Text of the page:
Sen. Jim Marleau introduced a bill Tuesday to bring transparency to Michigan’s health care market.
Senate Bill 333 would create a health care price and quality database. The database would be a tool for residents and employers to compare price and quality when shopping for health care to make more informed decisions.
“In Michigan, 19 cents of every dollar spent is on health care, yet residents have no access to information on the price or quality of these services. That cost is out of balance, and prices do not reflect quality,” said Marleau, R-Lake Orion. “Will we ever have a health care system that rewards value if residents can’t access the price and quality of services? The evidence says we will not.”
Marleau said lack of price transparency is a leading cause of rising health care costs. Studies show variances of up to 700 percent in costs for similar services among different health care providers in the same area. These variances lead to higher costs for employers, health insurance, auto insurance and consumers.
“Residents will be hit hard as well,” Marleau said. “We all are paying about 20 percent of the bill every time we go to a doctor or hospital; it’s not just the employer picking up the check anymore. And the amount we pay out-of-pocket is quickly increasing.”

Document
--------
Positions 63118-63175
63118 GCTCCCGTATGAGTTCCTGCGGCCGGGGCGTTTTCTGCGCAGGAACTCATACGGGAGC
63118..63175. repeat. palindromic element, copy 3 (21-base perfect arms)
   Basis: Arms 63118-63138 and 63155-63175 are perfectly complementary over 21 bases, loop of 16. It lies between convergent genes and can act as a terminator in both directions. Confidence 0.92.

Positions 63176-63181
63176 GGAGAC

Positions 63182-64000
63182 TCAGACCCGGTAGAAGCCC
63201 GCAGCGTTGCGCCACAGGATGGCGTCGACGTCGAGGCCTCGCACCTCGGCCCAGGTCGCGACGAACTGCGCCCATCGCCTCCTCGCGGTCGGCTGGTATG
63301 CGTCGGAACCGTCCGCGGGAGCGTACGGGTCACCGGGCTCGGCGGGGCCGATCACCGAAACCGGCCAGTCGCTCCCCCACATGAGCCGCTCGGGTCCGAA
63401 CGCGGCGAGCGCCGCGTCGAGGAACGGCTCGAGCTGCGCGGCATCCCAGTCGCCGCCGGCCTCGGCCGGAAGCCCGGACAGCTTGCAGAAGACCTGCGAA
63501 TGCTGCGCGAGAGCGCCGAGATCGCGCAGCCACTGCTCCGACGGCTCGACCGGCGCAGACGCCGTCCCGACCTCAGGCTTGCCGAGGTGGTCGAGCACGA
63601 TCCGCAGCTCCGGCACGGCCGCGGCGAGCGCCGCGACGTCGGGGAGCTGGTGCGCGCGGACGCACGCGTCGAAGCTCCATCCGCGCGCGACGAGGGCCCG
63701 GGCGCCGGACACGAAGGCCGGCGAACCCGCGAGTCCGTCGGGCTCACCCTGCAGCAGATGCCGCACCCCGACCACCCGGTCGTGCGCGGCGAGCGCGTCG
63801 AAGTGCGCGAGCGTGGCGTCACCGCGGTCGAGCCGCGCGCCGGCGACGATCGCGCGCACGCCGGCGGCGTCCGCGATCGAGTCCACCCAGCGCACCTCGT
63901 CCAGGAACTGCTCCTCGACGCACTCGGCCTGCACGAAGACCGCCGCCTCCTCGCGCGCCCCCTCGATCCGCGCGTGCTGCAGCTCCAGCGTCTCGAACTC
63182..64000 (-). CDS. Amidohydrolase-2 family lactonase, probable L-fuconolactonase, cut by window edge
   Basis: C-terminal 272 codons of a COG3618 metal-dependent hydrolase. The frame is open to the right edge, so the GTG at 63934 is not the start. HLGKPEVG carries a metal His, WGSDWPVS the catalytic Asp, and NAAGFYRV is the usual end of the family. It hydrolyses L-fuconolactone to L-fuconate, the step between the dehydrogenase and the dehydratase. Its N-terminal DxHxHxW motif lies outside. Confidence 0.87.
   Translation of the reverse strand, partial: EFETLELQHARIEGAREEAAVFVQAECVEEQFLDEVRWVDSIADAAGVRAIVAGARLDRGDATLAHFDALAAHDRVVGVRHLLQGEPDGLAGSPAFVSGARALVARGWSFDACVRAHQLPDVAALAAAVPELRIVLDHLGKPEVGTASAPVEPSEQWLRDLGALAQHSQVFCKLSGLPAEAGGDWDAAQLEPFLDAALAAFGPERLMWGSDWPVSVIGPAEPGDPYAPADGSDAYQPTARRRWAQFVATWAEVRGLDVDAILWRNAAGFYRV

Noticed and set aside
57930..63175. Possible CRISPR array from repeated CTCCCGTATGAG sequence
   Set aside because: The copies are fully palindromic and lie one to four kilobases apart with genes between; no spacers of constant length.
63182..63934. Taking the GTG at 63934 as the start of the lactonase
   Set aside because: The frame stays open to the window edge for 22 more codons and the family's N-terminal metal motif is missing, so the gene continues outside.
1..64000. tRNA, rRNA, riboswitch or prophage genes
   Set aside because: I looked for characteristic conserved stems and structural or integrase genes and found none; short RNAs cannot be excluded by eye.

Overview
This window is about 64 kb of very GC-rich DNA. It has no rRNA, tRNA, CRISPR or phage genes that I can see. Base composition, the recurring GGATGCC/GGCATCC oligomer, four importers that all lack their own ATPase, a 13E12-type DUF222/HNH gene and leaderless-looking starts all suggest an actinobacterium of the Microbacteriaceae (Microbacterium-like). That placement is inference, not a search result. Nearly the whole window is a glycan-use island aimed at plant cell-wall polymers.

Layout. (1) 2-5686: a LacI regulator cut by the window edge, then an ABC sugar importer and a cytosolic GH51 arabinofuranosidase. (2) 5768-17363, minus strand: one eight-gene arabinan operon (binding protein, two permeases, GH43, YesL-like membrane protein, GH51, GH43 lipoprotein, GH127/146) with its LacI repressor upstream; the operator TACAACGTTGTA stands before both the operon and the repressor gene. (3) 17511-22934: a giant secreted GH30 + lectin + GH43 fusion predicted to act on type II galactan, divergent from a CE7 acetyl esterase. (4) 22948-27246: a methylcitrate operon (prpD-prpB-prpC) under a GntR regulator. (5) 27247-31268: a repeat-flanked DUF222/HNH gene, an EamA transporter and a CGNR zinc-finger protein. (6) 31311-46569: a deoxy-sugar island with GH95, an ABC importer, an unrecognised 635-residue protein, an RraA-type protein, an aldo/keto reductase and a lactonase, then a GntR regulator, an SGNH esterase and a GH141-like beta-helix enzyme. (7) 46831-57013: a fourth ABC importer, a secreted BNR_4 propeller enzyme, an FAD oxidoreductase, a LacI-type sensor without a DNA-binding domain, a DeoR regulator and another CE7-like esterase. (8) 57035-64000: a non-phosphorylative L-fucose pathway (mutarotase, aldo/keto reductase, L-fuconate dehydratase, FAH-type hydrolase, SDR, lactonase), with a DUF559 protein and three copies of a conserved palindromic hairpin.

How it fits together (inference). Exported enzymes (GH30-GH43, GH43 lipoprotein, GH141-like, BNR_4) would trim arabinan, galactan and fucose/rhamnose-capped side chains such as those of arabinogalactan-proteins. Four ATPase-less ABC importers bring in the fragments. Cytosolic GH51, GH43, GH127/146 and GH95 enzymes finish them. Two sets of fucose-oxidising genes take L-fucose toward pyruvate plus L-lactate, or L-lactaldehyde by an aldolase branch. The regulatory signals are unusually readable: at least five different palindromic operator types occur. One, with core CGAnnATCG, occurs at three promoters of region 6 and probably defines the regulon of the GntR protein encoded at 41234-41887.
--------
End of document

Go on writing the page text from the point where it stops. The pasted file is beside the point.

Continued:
The senator said the state’s record on transparency needs to improve.
“National employers released a report last month ranking health care transparency, and the state of Michigan received an ‘F’ as one of 16 states in which residents have no access to health care price or quality information,” Marleau said. “That has to change.”
Under Marleau’s measure, the database, commonly known as an all-payer claims database, would be a tool to locate cost shifts in the health care market and identify providers who offer the best quality and value. Increased competition would in turn lead to better prices and quality.
SB 333 has been referred to the Senate Committee on Health Policy for consideration.